ACCC warns of dangers of loose blind and curtain cords

Published: 
23 Jun 2016

Tragically, between one and two children die in Australian homes every year as a result of non-compliant corded blinds and curtains. Similar deaths occur regularly across the world and the ACCC is joining international regulators to warn of the hidden dangers associated with corded blinds and curtains.

“Loose cords can be extremely dangerous to young children, as they can quickly tangle or loop around a child’s neck. We are urging parents and carers to check each room in their house for blinds or curtains with cords and tie them up with cleats,” ACCC Commissioner Sarah Court said.

“It is important to make sure cots, beds, highchairs and playpens are placed away from blind or curtain cords so they remain inaccessible to infants at all times.”

“Young children will also climb on furniture, such as chairs and couches that may be near windows with blinds or curtain cords. All cords throughout the house should be secured and out of reach of children,” Ms Court said.

The mandatory standard for internal window coverings was declared in July 2010 and a separate regulation relating to installation services of window coverings came into effect in January 2015.

In April, the ACCC conducted a survey of corded blinds and curtains in 131 display homes and found evidence of an alarmingly poor level of compliance with the regulations for both supply and installation of window coverings.

Had the homes been sold with the window coverings as installed, only 10 per cent would have complied with all the requirements of the mandatory standard, including the incorporation of cord guides, cleats to keep the cords out of harm’s way, installer details, and mandatory warning labels.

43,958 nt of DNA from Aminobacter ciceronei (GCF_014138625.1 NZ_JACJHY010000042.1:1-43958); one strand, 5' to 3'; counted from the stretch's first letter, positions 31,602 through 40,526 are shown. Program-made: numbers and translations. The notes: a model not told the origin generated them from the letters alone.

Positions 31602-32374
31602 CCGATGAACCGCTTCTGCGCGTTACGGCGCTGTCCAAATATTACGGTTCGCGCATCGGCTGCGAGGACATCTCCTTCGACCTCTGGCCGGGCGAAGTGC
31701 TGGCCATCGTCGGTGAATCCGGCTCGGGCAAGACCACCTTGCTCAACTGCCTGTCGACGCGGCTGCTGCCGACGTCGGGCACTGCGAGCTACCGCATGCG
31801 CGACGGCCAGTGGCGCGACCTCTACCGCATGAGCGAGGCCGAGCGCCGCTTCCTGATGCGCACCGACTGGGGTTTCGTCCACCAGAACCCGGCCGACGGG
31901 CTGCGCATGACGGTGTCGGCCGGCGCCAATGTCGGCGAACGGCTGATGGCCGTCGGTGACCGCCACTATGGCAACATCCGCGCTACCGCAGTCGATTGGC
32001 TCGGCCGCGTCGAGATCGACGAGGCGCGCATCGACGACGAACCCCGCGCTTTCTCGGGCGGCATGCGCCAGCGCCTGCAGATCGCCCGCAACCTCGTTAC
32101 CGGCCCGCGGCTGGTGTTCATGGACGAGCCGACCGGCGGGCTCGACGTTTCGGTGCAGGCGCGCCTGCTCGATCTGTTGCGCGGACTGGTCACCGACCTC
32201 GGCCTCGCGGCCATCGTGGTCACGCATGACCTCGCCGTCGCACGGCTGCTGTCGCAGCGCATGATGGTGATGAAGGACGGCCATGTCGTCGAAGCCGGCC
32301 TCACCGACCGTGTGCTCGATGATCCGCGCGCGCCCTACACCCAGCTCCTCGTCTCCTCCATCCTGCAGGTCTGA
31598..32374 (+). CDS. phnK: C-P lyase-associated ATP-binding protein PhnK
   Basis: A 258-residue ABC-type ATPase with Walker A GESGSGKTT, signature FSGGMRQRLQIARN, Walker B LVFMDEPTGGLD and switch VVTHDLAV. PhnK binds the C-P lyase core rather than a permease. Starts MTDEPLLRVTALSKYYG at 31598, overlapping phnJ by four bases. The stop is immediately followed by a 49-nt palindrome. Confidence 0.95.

“The ACCC is putting suppliers and installers on notice that they face prosecution and fines of up to $1.1 million if they fail to comply with the regulations,” Ms Court said.

The ACCC will continue to educate housing companies, manufacturers, retailers, and installers of corded internal window coverings about the requirements of the mandatory standard. The ACCC will be undertaking further surveillance and enforcement action will be taken where serious breaches of the regulation are found.

Safety at home

When installing new blinds and curtains, make sure you or the installer secure any loose or looped cords—do not leave them hanging down.

  • Go through every room in your home and check for any blinds or curtains with long cords that are either loose or looped.  Remember, this includes any cords that are within children’s reach at floor level or near furniture they can climb on.
  • Do not put children’s cots, beds, highchairs or playpens near a window where children can reach blind or curtain cords. The cords can become tangled around children’s necks and strangle them.
  • Do not place sofas, chairs, tables, shelves or bookcases near windows with corded blinds or curtains. As young children like to climb onto furniture to look out the window, they may quickly become entangled in the cords, lose their footing, and suffer strangulation or serious injuries.
  • Accidental strangulation can happen very quickly, so never leave children alone in rooms where cords are unsecured if you’re visiting someone’s home, even for a short while.
  • Some blinds can’t operate properly without looped cords. To keep them out of children’s reach you should secure these cords with either:
    • tie-downs (cleats), or
    • tension devices that enclose cords and chain loops.
  • Always fix tie-downs and tension devices firmly to the wall or window-frame so a child is not able to remove them. Never use materials that can’t support a significant load, such as double-sided tape or glue.
  • Consider replacing corded blinds and curtains with cordless alternatives. There are safer designs of window coverings available for most applications.

More information

Blinds & curtains

Contact details

Media team - 1300 138 917

Australian Competition and Consumer Commission